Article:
Tasking Manager Administrator Guide

If the user interface of the version you use looks different from the one described here then you should consult our version overview

Section Index

The Tasking Manager is the essential tool to coordinate mapping on OpenStreetMap. It supports humanitarian mapping initiatives, conducting mapathons or creating mapping tasks for students. The application divides an area of interest into manageable geographic chunks that can be completed rapidly and collaboratively. This approach allows the distribution of tasks to many individual mappers, while reducing possible editing conflicts.

The software encourages accurate and quality mapping data by providing a consistent set of instructions for your mappers (e.g. ‘map all roads and buildings’). In short, the Tasking Manager is how you set up and direct the workflow for open mapping activities.

This guide describes the basic administration of the Tasking Manager. It covers instructions to create and modify mapping projects and handling permissions for mapping and review of crowd-sourced data.

Login and access

In order to login to the Tasking Manager an OpenStreetMap (OSM) account is needed. You can visit the HOT Tasking Manager, or any other community instance of your preference. There click Sign up and it redirects you to the OpenStreetMap website to create your account. Or click Log in if you have already one, and in the pop-up you can give the Tasking Manager limited access to your OSM account.


The most basic user level is mapper. Mappers are able to login to the Tasking Manager to find and select a mapping project to work on. All mapper functionality is described in the LearnOSM Tasking Manager Mapper Guide. Note that some projects, such as those in draft state (i.e. unpublished), or restricted to certain teams, are not visible to regular mappers.

All special permissions are handled by organizations and teams. An organization is the main umbrella, and under each organization mapping projects and teams can be created. An organization could represent a data user such as a humanitarian organization, or any OpenStreetMap community. If you need to set up your organization on the Tasking Manager, contact the technical maintainers of the Tasking Manager instance. See HOT Tasking Manager Organizations for a list of organizations which are present on HOT’s Tasking Manager. If your community or organization is not listed there and you’d like to create projects on HOT’s Tasking Manager, please complete this form to register your interest.

Every organization has one or more managers. They have the permission to create and modify associated projects. All manager options can be accessed through the Manage section in the main navigation.

Managers of an organization can create teams. Teams are groups of OpenStreetMap users and they can be publicly visible or private. They also have one or more team managers. Teams can be set up so that users can join a team on their own or ‘invite only’, which means that the team managers are notified about requests to join and must decide upon them.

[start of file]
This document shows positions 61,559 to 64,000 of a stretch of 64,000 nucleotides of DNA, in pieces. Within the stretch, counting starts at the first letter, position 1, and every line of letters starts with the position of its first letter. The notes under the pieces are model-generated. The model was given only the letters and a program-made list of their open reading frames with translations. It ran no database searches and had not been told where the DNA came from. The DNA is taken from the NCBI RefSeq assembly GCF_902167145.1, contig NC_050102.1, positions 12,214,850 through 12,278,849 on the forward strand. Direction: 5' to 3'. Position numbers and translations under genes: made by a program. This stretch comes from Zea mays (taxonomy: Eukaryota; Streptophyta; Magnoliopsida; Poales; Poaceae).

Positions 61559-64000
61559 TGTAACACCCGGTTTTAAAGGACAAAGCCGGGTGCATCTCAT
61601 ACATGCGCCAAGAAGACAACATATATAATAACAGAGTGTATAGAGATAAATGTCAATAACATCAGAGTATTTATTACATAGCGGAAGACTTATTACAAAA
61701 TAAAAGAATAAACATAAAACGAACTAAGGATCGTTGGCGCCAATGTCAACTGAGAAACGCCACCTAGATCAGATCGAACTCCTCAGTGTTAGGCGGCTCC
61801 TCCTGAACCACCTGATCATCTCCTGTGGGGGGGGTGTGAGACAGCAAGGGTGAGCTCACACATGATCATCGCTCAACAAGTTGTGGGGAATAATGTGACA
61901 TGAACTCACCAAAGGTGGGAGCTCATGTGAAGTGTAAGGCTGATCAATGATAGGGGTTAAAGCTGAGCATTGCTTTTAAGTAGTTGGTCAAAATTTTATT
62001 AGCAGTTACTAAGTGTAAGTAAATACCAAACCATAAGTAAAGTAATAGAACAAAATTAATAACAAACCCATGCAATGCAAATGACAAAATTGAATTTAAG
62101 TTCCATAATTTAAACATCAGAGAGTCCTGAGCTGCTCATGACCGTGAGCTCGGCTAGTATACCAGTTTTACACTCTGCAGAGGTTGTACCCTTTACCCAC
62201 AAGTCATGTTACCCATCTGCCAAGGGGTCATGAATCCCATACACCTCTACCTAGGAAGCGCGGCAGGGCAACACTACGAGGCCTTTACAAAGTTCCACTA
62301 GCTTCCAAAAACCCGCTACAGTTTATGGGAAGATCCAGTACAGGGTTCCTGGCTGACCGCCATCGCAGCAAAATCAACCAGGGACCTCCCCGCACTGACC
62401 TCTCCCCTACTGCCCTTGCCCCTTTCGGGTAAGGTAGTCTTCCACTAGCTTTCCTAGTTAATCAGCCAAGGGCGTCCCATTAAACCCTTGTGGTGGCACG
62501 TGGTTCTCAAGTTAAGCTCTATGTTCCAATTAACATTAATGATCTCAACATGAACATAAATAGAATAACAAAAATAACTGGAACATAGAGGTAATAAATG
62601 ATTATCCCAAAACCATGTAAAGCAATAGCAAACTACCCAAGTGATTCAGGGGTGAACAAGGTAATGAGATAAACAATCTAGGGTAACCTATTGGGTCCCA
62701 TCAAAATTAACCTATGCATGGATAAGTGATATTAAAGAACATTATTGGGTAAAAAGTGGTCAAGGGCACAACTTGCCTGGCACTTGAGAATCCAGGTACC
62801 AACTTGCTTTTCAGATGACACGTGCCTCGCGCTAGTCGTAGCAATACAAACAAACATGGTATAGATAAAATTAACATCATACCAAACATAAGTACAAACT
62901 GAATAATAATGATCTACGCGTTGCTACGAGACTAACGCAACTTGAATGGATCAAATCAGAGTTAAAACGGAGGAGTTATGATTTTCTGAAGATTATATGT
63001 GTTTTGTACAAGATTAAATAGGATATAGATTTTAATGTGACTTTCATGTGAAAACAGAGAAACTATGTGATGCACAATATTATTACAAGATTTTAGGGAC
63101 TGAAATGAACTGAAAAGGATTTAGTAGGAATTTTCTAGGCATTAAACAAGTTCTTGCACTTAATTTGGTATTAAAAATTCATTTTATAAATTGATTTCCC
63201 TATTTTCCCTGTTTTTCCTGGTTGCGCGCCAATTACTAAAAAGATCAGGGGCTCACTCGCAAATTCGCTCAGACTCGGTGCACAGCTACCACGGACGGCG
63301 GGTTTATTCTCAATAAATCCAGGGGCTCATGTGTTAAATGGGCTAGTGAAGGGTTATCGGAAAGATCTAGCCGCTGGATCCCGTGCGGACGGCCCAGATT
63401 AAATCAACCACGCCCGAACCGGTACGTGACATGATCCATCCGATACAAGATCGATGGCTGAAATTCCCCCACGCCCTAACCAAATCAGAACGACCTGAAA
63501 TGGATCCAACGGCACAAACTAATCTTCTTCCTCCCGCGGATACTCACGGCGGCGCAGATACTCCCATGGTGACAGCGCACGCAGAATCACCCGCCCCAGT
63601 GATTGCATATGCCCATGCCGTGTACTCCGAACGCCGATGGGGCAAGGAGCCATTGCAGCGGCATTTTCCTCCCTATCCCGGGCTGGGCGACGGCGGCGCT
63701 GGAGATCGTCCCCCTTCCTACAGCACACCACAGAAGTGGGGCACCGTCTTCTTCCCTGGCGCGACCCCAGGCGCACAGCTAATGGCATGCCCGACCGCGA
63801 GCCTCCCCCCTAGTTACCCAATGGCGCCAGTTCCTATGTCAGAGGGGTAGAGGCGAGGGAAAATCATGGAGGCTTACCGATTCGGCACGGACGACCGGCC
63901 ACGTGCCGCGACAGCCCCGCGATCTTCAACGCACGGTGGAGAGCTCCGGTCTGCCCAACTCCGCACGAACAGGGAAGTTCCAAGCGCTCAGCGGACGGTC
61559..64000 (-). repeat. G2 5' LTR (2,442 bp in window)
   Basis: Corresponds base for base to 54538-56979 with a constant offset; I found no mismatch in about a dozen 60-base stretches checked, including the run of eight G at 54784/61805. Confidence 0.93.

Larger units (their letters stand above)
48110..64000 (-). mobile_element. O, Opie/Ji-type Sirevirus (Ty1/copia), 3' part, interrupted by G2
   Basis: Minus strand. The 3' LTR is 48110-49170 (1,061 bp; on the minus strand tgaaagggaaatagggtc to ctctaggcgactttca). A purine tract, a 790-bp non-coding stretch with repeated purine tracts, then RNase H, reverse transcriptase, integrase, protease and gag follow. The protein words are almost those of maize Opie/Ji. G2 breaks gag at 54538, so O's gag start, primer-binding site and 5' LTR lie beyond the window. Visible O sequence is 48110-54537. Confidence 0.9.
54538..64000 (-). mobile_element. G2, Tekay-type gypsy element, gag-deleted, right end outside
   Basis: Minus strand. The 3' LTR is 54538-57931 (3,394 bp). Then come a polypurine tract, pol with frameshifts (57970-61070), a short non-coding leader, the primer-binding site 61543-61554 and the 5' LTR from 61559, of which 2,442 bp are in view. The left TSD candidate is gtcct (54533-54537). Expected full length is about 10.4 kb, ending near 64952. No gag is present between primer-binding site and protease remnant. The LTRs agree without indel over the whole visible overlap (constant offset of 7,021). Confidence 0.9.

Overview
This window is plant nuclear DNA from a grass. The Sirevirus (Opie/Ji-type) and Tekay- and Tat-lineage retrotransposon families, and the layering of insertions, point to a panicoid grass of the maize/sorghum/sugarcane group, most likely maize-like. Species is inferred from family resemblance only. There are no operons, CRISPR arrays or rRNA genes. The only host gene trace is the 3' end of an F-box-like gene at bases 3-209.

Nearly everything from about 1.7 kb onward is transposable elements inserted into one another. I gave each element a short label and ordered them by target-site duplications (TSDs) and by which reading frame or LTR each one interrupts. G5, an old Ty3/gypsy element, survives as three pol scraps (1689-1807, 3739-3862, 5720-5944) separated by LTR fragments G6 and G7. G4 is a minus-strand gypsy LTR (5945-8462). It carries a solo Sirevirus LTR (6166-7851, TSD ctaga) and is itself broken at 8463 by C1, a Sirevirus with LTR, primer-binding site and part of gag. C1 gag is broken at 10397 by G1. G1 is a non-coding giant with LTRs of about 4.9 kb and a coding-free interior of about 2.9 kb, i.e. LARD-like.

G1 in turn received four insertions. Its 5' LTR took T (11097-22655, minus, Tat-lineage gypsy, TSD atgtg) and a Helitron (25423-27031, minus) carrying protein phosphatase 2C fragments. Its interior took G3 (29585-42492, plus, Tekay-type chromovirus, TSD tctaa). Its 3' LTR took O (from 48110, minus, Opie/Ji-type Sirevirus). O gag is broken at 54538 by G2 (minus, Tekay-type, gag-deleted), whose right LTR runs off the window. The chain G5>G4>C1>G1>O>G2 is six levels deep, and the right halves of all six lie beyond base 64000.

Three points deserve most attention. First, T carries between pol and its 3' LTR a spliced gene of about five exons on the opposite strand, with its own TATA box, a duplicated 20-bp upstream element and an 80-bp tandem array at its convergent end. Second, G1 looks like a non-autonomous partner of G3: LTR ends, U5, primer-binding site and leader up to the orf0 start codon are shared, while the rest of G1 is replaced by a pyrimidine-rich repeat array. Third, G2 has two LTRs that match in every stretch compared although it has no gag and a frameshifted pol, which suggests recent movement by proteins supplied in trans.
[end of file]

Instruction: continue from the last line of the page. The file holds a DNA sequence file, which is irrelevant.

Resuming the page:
For each project, administrators can assign specific teams to grant or restrict access to either mapping, define who can validate the data, or who else is able to edit the project’s metadata.

Create a project

Click on Manage in the navigation on the top, In the first row you see a space for ‘Projects’. Next to it, click on the Add button to create one.

TM Add Project

You may choose between defining the area of interest (mapping area) of your mapping project by either:

  • Option 1: Draw the area of interest manually
  • Option 2: Upload file to import the area of interest as a GeoJSON, KML or zipped shapefile

TM New

Define mapping area

  • Option 1: Draw the area of interest manually
  1. You may switch to other background layers using the buttons on the top.
  2. Click the Draw button on the left.
  3. To draw a polygon representing the mapping area in the map frame hold the right mouse button down to move the map without clicking, which will add a node. The polygon should tightly frame the area of interest. This saves time for completing tiles that are not of interest (i.e. ocean, forest).
  4. Click on your starting point to complete the polygon.

  • Option 2: Upload file to import the area of interest as a GeoJSON, KML or zipped shapefile
  1. In the first step of creating a project click on Upload file.
  2. Browse to your file in the File Upload window.
  3. Click the file name to highlight the file and then click ‘Open’.
  4. Imported areas of interest cannot be adjusted in Tasking Manager.

You might be uploading a file that already has the tasks (small mapping squares) pre-defined. Find more information about this in the Define tasks with imported data section below.

NOTE: The Tasking Manager has limits! The maximum technical limit for a project is 5,000 km², although to ensure your project doesn’t take too long to complete try and keep it under 1,000 km². If you need to map an area larger than this then you will need to create several projects. You’ll be able to see the project size in the bottom left hand corner of the preview map.

Define tasks

After the overall mapping area has been defined, it is going be divided into smaller areas called Tasks. You must consider your project’s task sizes very carefully. Well designed projects have appropriate task sizes, allowing them to be completed as efficiently as possible.

TM Tile Sizes

The project area is automatically split into grid cells and each cell becomes a task. Use the Larger and Smaller buttons to adjust the overall size of the task squares. The default task size is likely to be much too large. As you alter the task size note the task size listed on the left next to ‘The size of each task is approximately … km²’.